Headquartered in Bethesda, Md., Lockheed Martin is a global security and aerospace company that employs approximately 115,000 people worldwide and is principally engaged in the research, design, development, manufacture, integration and sustainment of advanced technology systems, products and services. The Corporation’s net sales for 2013 were $45.4 billion.

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F-35 on time to replace previous tactical aircraft

The F-35 Lightning II will enhance combat capabilities, project U.S. power and deter potential adversaries, Air Force officials told members of the Senate Armed Services Committee’s subcommittee on tactical air and land forces in a hearing on tactical aircraft programs there, April 8.

“The F-35 will form the backbone of U.S. air combat superiority for generations to come,” said Lt. Gen. Christopher Bogdan, the F-35 Lightning II Joint Program Office executive officer. “It will replace the legacy tactical fighter fleets of the Air Force, Navy and Marine Corps with a dominant, multirole, fifth-generation aircraft.”

The fighter jet is scheduled to be at Marine bases in the summer of 2015, with the Air Force receiving aircraft the following summer, officials said.

“It takes the combined efforts of all of our military services and the whole of the government to deny, deter and defeat and enemy,” said Lt. Gen. Charles Davis, the military deputy to the assistant secretary of the Air Force for acquisition. “The Air Force is an active partner in Department of Defense planning that will shift our emphasis from today’s wars to a broader range of challenges and opportunities.”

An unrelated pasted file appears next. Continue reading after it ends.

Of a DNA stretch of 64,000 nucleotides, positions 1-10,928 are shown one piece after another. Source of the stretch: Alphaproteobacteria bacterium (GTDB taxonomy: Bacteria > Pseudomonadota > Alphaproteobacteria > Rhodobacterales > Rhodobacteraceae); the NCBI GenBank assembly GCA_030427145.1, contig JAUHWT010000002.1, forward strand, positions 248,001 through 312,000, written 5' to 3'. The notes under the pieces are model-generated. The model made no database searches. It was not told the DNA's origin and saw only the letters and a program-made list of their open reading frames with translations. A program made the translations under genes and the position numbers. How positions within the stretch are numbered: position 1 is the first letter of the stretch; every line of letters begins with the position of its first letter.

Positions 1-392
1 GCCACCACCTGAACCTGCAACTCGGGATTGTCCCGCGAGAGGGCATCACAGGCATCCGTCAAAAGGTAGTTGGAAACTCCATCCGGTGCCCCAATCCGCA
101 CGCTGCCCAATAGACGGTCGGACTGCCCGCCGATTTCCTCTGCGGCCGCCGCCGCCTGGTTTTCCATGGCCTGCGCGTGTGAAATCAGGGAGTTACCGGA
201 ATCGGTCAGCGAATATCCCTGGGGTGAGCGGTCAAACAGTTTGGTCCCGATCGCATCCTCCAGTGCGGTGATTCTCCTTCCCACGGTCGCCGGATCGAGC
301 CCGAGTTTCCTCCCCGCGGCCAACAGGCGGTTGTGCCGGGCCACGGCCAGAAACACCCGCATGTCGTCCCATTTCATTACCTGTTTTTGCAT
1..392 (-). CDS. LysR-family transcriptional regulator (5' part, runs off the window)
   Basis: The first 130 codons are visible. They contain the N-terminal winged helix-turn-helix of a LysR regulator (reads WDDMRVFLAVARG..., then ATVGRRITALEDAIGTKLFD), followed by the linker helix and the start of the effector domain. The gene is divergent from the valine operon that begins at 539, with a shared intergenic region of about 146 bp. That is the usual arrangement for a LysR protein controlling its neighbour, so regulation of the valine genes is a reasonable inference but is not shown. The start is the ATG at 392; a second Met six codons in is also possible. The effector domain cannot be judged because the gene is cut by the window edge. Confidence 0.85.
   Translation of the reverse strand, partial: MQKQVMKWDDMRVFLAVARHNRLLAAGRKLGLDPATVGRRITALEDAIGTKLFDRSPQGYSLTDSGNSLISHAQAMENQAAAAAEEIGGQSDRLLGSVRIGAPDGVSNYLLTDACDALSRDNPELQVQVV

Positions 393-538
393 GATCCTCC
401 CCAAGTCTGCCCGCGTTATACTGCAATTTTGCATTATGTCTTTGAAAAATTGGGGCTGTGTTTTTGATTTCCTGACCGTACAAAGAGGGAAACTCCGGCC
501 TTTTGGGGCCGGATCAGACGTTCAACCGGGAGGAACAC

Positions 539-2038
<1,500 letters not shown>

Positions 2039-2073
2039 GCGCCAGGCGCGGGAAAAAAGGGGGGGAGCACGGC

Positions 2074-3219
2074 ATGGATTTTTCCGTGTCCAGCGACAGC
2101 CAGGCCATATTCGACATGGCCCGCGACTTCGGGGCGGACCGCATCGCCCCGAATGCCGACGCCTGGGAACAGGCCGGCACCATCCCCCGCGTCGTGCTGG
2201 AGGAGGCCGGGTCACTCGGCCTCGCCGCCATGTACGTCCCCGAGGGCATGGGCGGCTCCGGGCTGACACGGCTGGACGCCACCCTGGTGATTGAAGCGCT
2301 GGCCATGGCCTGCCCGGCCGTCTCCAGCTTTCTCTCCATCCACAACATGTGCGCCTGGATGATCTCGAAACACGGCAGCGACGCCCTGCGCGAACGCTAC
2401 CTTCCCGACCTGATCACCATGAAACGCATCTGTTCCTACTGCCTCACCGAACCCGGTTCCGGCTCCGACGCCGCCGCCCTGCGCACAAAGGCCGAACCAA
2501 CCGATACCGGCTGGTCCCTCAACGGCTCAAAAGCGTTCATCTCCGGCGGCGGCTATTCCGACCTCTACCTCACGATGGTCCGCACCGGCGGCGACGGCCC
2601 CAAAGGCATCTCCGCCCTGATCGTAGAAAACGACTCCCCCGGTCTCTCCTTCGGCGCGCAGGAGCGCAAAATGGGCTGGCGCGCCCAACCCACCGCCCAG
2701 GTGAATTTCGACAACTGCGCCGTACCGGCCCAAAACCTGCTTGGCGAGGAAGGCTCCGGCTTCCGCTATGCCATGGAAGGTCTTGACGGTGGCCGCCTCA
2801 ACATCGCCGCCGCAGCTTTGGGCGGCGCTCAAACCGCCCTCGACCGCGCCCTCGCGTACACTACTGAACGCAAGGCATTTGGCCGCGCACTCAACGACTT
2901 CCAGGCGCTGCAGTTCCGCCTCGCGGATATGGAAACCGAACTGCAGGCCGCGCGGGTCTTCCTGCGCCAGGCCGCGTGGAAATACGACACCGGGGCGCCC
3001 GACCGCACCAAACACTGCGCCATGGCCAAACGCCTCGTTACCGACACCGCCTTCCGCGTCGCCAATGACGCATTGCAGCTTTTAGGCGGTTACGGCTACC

The hearing also included testimonies from Vice Adm. Paul Grosklags, the principal military deputy to the assistant secretary of the Navy for research, development and acquisition; and Lt. Gen. Robert Schmidle, Jr., the Marine Corps deputy commandant for aviation.

All men agreed the way of the future is the F-35, especially with its technological advances and enhanced operating capabilities.

“My team is focused and committed to doing the very best we can for the warfighters, taxpayers and our partners, to ensure that the F-35 meets the needs of all our nation’s defenses,” Bogdan said. “To that end, my team is rising to the challenge of managing this very large, complex program with integrity, transparency, accountability and discipline, to ensure that we develop and deliver the warfighting capability this country needs and expects.”

Bogdan noted budget constraints, and told the committee affordability remains his top priority for this aircraft.

Davis added maintaining balance between force structure, readiness and modernization has been a guiding principle in future planning.

“Our chief (of Staff) and our Secretary (of the Air Force) have been very clear that there are some enduring capabilities your United States Air Force provides, and these are missions they are expected to perform at any time, on any given day,” Davis said. “We have a very challenging situation as we go forward. There are no easy choices; there are some choices that are easier than others that will provide the enduring capabilities the United States expects the United States Air Force to provide.”